wildebeast. Under such circumstances, despite the burden of proof placed upon an A accused person under s.70 (1) of the Act, the prosecution had failed to reach even the minimum standard of proof in order to establish a prima facie case, so that the offence on that count, too had not been established. I too, have no reservation on this point. I entirely agree with counsel for the appellant. On this counsel for the Republic also fully B agreed. Accordingly conviction on this count cannot stand. It must be quashed.
Coming to the offence on the 4th count, on this the law is very clear and there is a general consensus that the offence was clearly committed. For it is the requirement of s.44(1)(b) of the Act that the recording of the animal killed had to be done before such C animal had been removed from the place where it fell or was killed. This the appellant failed to do. He therefore clearly committed the offence in question. That the killing was done at night and the appellant had no opportunity to make such entry, cannot be a D mitigating factor in any way. The conviction therefore on this count must be sustained.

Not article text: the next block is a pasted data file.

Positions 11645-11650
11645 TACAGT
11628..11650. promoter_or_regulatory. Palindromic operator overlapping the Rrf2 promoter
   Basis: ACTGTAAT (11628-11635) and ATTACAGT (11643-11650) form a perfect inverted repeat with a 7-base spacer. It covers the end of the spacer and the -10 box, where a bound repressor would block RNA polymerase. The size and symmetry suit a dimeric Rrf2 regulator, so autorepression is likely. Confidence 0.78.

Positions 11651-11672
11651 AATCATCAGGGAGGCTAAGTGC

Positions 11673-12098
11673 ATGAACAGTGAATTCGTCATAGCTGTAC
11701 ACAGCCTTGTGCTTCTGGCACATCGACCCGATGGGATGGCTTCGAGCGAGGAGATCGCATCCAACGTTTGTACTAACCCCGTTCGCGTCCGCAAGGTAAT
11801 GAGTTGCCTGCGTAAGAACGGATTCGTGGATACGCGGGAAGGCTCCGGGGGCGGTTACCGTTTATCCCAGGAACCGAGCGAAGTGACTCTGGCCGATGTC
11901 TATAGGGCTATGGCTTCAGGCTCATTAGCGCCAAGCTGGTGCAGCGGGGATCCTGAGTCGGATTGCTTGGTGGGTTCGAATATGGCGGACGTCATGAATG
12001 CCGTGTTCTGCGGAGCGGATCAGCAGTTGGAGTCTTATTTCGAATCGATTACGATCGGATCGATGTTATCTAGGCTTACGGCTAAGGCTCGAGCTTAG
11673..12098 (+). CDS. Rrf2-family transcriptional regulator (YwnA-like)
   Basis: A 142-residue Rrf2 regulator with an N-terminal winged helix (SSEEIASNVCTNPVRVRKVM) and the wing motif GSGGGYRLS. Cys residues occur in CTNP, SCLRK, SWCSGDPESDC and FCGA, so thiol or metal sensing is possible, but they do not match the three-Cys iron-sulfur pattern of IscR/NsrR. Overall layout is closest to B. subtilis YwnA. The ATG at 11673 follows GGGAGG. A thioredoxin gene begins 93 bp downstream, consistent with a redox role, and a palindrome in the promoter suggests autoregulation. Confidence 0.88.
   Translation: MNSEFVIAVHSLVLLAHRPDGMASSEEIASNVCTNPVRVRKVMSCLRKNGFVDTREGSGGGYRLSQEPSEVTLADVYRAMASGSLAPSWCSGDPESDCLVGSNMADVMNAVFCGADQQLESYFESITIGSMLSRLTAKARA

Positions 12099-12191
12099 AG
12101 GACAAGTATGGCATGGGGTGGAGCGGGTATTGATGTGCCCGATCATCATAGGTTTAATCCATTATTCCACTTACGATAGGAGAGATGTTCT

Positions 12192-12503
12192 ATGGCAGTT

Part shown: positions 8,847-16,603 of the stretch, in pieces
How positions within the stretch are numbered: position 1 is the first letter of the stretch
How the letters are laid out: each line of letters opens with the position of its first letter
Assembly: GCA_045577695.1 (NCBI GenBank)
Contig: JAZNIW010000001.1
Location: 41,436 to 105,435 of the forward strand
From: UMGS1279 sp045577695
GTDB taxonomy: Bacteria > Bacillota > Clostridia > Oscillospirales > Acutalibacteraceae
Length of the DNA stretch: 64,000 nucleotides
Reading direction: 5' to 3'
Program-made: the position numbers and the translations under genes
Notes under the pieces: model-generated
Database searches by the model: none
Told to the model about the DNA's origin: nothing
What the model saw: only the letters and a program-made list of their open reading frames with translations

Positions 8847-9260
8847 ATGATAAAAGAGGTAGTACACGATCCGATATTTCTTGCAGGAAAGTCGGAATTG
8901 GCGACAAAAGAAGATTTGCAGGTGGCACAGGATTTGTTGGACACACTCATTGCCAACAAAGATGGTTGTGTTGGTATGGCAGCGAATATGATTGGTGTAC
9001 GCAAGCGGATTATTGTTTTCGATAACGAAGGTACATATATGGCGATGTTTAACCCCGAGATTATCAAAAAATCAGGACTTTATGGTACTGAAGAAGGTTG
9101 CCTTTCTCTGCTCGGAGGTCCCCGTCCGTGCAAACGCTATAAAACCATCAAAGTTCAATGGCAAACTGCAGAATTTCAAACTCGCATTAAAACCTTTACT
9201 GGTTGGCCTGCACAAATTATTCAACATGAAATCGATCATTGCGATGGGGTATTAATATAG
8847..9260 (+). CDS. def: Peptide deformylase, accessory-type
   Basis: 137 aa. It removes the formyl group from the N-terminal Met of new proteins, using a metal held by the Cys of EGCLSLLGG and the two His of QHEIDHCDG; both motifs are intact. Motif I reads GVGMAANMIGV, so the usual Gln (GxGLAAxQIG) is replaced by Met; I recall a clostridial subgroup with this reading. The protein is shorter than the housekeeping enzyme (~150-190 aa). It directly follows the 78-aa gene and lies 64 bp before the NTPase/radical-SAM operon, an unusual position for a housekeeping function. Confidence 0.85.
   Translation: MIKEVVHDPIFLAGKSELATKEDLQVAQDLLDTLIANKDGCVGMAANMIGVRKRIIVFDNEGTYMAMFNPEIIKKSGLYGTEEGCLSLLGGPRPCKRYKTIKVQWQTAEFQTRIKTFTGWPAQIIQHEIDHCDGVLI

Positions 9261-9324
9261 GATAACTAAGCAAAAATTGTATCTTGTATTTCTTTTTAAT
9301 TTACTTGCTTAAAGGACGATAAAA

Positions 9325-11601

As to the 5th count which was very much interrelated with the 2nd count, here too, it was the common stand by the two learned counsel that as submitted in respect of the 2nd count that with the Game Scout's permission to kill the extra wildbeast the appellant E could not be said to have unlawfully killed such animal, ipso facto, could be accused of unlawful possession of government trophy in respect of such extra wildebeast. Such arguments having been rejected in respect of the 2nd count it follows, too, they are not valid in respect of this count. Accordingly the conviction on this count must be sustained. F